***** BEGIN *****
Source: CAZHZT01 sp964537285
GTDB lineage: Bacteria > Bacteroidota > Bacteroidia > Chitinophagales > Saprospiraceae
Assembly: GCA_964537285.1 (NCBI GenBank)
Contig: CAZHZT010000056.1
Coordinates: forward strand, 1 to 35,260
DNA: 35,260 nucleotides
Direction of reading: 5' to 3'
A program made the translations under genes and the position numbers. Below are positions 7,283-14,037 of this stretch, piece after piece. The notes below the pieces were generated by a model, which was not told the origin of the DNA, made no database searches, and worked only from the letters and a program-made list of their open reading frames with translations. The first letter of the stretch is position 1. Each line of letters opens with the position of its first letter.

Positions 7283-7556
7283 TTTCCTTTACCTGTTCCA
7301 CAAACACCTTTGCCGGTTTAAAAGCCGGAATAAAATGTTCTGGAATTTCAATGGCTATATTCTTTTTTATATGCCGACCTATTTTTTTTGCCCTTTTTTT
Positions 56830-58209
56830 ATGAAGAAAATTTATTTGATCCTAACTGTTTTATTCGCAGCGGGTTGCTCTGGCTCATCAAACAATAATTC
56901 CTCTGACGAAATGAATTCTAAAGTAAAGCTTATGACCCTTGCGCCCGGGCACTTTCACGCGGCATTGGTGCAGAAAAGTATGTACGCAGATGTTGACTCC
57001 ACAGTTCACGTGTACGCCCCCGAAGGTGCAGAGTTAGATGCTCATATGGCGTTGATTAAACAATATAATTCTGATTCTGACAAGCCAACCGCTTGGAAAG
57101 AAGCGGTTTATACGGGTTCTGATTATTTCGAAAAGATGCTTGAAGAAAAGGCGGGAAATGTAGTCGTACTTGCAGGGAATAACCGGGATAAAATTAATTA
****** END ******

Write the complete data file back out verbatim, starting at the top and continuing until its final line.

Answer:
Source: CAZHZT01 sp964537285
GTDB lineage: Bacteria > Bacteroidota > Bacteroidia > Chitinophagales > Saprospiraceae
Assembly: GCA_964537285.1 (NCBI GenBank)
Contig: CAZHZT010000056.1
Coordinates: forward strand, 1 to 35,260
DNA: 35,260 nucleotides
Direction of reading: 5' to 3'
A program made the translations under genes and the position numbers. Below are positions 7,283-14,037 of this stretch, piece after piece. The notes below the pieces were generated by a model, which was not told the origin of the DNA, made no database searches, and worked only from the letters and a program-made list of their open reading frames with translations. The first letter of the stretch is position 1. Each line of letters opens with the position of its first letter.

Positions 7283-7556
7283 TTTCCTTTACCTGTTCCA
7301 CAAACACCTTTGCCGGTTTAAAAGCCGGAATAAAATGTTCTGGAATTTCAATGGCTATATTCTTTTTTATATGCCGACCTATTTTTTTTGCCCTTTTTTT
Positions 56830-58209
56830 ATGAAGAAAATTTATTTGATCCTAACTGTTTTATTCGCAGCGGGTTGCTCTGGCTCATCAAACAATAATTC
56901 CTCTGACGAAATGAATTCTAAAGTAAAGCTTATGACCCTTGCGCCCGGGCACTTTCACGCGGCATTGGTGCAGAAAAGTATGTACGCAGATGTTGACTCC
57001 ACAGTTCACGTGTACGCCCCCGAAGGTGCAGAGTTAGATGCTCATATGGCGTTGATTAAACAATATAATTCTGATTCTGACAAGCCAACCGCTTGGAAAG
57101 AAGCGGTTTATACGGGTTCTGATTATTTCGAAAAGATGCTTGAAGAAAAGGCGGGAAATGTAGTCGTACTTGCAGGGAATAACCGGGATAAAATTAATTA